When ePHOTOzine attended the launch of the new NEX range in Croatia, we got an exclusive interview with Toru Katsumoto, Senior General Manager, Imaging Division 3. Also in attendance was Takashi Kondo, General Manager, Marketing Department 3, Corporate Planning & Marketing Division. We asked them about Sony plans for the future and what will happen to the Alpha range.
Is there anything that makes the EXMOR sensor better or more unique than other sensors from other manufacturers?
The launch of the Sony NEX-5 was held in the city of Split, Croatia.
Toru Katsumoto officially introducing the Sony NEX range at the press launch.
Mr Katsumoto: Compared with the last DSLR sensor, this should be better. The sensor is APSHD which means High Definition. With the special technology, we can make better the very low noise and especially for the dark situations, those kind of things. And for the quick operation, 7frames a second, so all those things are possible with this type of sensor.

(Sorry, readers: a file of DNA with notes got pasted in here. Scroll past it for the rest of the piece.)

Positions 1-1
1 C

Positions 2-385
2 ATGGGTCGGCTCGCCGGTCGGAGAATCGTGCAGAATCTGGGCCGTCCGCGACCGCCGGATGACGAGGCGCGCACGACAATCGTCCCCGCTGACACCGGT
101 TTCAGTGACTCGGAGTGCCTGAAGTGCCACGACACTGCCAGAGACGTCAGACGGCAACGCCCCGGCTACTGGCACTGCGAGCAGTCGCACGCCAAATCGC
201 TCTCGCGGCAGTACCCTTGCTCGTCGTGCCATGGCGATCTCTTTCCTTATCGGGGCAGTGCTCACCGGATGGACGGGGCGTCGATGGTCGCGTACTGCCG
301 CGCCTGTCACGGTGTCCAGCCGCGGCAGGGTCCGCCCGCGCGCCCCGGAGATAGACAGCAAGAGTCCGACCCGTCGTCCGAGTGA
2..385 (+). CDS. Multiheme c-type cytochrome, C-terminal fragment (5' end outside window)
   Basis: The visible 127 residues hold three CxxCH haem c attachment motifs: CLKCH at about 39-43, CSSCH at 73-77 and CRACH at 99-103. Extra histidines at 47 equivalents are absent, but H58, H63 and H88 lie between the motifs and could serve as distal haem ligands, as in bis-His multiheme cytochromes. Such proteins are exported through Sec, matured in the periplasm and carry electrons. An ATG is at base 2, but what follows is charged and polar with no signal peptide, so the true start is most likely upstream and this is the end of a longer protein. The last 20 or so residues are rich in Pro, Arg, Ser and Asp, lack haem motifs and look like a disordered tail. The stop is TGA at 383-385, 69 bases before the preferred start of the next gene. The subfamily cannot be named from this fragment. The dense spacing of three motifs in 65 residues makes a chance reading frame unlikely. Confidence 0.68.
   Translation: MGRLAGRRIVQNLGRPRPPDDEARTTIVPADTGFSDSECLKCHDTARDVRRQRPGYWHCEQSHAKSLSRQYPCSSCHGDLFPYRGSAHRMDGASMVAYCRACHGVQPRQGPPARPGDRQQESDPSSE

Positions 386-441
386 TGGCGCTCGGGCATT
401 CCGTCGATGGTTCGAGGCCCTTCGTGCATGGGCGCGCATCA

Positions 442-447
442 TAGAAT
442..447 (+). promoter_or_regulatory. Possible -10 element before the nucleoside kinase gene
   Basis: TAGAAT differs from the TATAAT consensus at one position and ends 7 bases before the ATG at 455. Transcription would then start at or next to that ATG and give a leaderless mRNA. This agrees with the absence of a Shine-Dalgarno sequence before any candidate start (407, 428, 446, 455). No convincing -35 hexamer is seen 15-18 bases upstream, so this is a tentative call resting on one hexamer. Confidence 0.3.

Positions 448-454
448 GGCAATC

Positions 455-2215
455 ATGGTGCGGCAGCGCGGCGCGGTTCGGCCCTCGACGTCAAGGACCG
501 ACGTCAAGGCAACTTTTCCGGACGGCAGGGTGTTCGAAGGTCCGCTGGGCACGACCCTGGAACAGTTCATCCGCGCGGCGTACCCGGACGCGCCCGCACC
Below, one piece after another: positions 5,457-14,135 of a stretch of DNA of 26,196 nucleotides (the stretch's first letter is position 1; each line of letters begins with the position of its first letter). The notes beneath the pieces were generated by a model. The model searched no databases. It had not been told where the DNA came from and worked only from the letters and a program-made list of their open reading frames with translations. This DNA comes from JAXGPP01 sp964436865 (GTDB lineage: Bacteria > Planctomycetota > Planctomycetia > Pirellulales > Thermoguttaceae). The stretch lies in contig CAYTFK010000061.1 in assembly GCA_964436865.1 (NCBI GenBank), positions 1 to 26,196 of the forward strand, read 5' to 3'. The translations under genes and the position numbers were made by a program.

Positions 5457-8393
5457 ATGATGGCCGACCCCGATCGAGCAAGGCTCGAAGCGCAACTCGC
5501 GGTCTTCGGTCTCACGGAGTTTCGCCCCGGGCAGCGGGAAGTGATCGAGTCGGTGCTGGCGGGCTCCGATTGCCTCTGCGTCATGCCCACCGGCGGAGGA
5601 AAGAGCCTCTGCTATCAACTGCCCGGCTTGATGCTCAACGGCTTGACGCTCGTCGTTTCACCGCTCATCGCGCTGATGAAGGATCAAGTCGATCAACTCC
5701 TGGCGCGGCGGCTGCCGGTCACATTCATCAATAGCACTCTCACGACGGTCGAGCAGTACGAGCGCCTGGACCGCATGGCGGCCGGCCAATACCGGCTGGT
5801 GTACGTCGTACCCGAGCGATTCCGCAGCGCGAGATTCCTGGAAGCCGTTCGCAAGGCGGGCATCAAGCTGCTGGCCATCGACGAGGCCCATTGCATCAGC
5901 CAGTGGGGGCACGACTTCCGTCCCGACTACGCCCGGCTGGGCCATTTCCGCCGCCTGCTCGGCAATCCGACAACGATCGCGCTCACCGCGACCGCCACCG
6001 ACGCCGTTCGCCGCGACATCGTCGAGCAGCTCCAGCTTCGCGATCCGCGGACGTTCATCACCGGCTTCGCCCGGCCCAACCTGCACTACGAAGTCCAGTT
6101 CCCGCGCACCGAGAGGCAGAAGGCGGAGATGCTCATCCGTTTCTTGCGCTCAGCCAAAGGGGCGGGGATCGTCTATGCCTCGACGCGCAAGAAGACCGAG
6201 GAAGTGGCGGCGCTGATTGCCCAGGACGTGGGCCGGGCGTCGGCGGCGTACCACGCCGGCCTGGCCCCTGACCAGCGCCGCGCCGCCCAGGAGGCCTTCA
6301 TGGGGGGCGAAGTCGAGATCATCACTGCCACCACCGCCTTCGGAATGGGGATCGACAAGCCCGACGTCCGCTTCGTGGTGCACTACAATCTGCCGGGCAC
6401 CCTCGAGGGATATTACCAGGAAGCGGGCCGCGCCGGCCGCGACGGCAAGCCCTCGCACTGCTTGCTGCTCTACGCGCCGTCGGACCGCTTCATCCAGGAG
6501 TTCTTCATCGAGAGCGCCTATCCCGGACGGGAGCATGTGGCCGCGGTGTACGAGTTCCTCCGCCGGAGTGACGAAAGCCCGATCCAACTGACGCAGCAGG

So the sensor is redesigned from the Alpha series?
Mr Katsumoto: Yes, it's a redesigned sensor.
You've not used a back illuminated sensor, what's the reasoning behind that?
Mr Katsumoto: The back illuminated sensors are designed for the Cyber-shot and Handycam because the sensors are very small and the pixel number is getting more and more so each pixel size is very small. We cannot actually ignore the fact that the pixels are covered by the circuit. With this sensor, the pixel size is very big so you can ignore the circuit.
So there's no plans to bring back illuminated sensors into the range?
Mr Katsumoto: There's no need.
Why is it called back illuminated, is it a phrase Sony coined being a pioneer of the technology?
Mr Katsumoto: Yes, Sony called it back illuminated because the circuit is on the back-side. It looks like it's from the back.
Because it looks like a sensor in reverse?
Mr Katsumoto: Yes.